And what about the fibreglass walls exterior like so many Manufacturers are going to? Well first of all it is impossible to do a good job of through bolting cabinet bulk heads and sections together. Those walls are foam core.. That means only a thin layer of fibreglass over a foam core. This is also very difficult to repair, and about 10% of all Off-road vans will sustain some damage with trees or accidents. In a foam core wall, all you can do is bog it up and paint the wall, and this is not a satisfactory repair for anyone... This is cute and trendy, but long term it is not the quality of a Bushtracker that will last.

Our frames are structural, can be through bolted, and are easily repaired to as good as new, not bogged up and painted..!

Departure Angle and Skid Plates on the chassis: The departure angle in the back is probably a little more important than you might be thinking. It not just so that you don't drag out the back corner of the van when you go up a step bank, it is even more important so you can back the van up a steep bank. Sometime, when you have gone down a wrong track, you might find the need to do a three point turn to get you out of trouble instead of trying to back out the whole way. The departure angle allows the rear of the van to overhang a steep bank long enough for the wheels to start lifting the van, allowing you to back up a steep bank or hill or grading, so you can do that three point turn around. In summary, the departure angle rake in the back, is necessary for backing up a steep bank in reverse or going up a steep bank in forward without dragging out the back of the van..... And is pretty important. The Skid plates are there to go over a little ledge and carefully lift the suspension off the ground to drag it off on the skid plates until the suspension hits the ground again... Carefully, slowly, but it does protect the van...

Recessed Cargo Doors: These are hand built, and recess into an inner frame. The outer frame on the door, fits neatly into a an inner frame, with a rubber welt seal all the way around. As the Stainless locking T handles close the door, it pulls it in tight to the rubber welt. This makes it virtually dust proof and watertight....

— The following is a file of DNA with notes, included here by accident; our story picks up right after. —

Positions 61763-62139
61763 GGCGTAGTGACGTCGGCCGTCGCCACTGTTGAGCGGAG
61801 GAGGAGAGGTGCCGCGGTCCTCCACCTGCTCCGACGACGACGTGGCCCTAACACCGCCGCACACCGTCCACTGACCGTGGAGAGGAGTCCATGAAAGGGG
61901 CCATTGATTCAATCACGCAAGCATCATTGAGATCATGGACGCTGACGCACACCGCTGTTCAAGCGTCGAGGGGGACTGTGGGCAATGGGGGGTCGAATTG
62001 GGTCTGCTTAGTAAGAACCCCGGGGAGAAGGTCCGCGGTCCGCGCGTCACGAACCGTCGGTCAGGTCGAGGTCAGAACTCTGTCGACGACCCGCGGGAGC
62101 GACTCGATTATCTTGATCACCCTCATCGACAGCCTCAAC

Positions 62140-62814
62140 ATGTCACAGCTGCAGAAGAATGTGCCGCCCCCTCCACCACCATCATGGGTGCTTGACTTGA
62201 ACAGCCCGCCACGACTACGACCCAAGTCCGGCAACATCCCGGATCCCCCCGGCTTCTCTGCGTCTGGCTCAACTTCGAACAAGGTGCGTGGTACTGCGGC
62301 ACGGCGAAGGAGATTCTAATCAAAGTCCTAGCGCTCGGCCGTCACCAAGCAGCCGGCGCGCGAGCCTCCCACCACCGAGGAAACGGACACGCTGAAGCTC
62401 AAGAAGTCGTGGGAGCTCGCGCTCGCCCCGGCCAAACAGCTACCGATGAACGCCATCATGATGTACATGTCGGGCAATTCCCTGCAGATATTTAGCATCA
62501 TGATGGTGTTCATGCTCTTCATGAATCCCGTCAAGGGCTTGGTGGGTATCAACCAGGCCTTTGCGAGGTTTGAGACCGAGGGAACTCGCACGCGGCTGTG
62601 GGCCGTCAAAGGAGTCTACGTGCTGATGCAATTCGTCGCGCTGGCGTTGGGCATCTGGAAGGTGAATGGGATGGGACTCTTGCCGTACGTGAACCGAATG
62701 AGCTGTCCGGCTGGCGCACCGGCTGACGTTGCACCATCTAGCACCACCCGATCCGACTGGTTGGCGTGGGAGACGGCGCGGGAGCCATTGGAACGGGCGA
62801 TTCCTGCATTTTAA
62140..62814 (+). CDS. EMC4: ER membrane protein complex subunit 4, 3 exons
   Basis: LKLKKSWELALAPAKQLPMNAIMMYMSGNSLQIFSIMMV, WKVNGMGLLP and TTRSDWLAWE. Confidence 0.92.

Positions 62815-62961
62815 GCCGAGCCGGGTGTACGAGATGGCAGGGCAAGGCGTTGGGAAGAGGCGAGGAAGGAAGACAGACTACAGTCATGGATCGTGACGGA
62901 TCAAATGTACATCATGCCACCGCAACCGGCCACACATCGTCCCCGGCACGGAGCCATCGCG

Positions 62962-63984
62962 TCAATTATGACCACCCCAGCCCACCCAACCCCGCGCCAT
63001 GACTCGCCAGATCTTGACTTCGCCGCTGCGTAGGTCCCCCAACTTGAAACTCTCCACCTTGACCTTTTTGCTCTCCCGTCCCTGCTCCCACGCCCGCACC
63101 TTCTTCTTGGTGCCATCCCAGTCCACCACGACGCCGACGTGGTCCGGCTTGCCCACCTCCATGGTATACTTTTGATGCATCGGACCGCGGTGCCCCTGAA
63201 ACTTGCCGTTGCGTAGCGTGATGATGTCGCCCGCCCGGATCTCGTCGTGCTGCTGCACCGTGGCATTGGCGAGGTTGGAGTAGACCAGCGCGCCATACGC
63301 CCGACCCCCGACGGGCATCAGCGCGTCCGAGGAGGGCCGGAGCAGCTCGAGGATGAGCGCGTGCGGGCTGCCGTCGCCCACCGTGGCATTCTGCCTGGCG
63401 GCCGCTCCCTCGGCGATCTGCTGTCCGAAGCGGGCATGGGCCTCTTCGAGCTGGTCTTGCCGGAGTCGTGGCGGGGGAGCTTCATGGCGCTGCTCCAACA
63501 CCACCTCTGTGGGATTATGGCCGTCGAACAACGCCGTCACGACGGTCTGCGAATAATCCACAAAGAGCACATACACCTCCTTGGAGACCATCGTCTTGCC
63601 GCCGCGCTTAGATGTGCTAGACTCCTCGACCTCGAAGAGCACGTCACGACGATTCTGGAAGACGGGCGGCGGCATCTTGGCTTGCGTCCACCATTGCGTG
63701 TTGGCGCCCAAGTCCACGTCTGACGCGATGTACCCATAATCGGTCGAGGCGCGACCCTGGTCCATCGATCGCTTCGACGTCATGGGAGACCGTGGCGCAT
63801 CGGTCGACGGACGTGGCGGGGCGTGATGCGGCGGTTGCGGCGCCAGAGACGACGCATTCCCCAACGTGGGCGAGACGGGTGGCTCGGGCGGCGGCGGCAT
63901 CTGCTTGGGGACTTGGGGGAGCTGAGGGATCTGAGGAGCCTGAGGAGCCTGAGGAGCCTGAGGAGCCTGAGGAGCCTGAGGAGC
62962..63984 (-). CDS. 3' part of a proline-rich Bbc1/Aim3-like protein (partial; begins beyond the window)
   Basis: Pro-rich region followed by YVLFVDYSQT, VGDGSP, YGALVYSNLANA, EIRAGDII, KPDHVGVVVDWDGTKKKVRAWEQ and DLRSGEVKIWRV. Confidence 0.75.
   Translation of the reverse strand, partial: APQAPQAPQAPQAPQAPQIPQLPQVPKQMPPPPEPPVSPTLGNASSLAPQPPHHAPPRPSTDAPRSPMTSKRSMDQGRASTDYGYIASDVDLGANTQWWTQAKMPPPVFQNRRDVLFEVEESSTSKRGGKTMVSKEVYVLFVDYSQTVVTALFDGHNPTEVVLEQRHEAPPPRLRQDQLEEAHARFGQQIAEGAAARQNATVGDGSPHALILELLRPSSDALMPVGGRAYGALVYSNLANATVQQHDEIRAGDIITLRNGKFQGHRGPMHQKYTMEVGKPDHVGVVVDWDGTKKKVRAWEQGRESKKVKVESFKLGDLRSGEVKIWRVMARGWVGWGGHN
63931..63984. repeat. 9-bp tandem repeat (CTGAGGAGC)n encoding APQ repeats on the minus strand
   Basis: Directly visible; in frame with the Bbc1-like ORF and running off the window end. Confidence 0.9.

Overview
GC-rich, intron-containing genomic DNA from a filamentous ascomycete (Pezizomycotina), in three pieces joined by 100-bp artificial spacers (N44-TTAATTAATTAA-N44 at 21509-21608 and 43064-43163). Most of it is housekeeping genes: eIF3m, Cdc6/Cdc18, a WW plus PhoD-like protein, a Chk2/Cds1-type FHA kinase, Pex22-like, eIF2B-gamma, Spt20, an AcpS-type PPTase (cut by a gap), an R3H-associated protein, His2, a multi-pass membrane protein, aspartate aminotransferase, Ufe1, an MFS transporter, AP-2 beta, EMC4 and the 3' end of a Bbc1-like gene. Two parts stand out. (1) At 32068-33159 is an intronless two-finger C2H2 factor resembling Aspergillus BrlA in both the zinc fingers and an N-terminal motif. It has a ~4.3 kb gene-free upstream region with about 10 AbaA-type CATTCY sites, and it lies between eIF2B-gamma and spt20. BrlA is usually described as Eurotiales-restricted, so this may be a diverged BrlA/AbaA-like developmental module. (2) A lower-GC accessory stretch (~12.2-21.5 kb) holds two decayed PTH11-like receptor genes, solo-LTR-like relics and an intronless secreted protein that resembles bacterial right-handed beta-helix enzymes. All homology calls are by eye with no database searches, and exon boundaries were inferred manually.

I hope this helps you understand some of the unique and original design of the Bushtracker, that will affect your layout.

Kind Regards, stg

Last edited by Bushtracker on Mon Nov 30, 2009 10:59 am; edited 1 time in total
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Joined: 24 May 2009
Posts: 11
Location: Coffs Harbour
State:: NSW
Current Bushtracker owner:: Yes
PostPosted: Sun May 24, 2009 7:44 am    Post subject: Reply with quote

Hello, our first Posting!
However, long time viewing, what a great site.

After 30 years with deep roots, we would like to drift around abit carefree. After much study and Shows, we are convinced Bushtracker is the way to go, and would like to do it right the first time.

This seems a logical place for our query, if it is ok: Please if we could indulge some of you Bushtracker Travellers, Bushtracker reports 70 owners have come back for a second van, what did you or what would you do differently? We would appreciate your help, as we have not even selected a tow vehicle yet and will take the advice of van first. We will probably go with a 200 Series if we end up with smaller van like 19', but we are concerned that Bushtracker reports most who came back went larger than that. If larger is the way to go we are considering a Chevrolet Silverado, so size is not such a concern.

Thank you for your answers in advance, we would like to hear from you well travelled owners, about what you would do differently. Equipment variations or layout changes, we welcome a range of ideas to consider and again, thanking all of you in advance.

Regards to all, Martin and Marion

On advice, this post was moved by M&Ms to the General Discussion area. There are some nice comments there, regards, stg
A change of scenery,
always good to explore.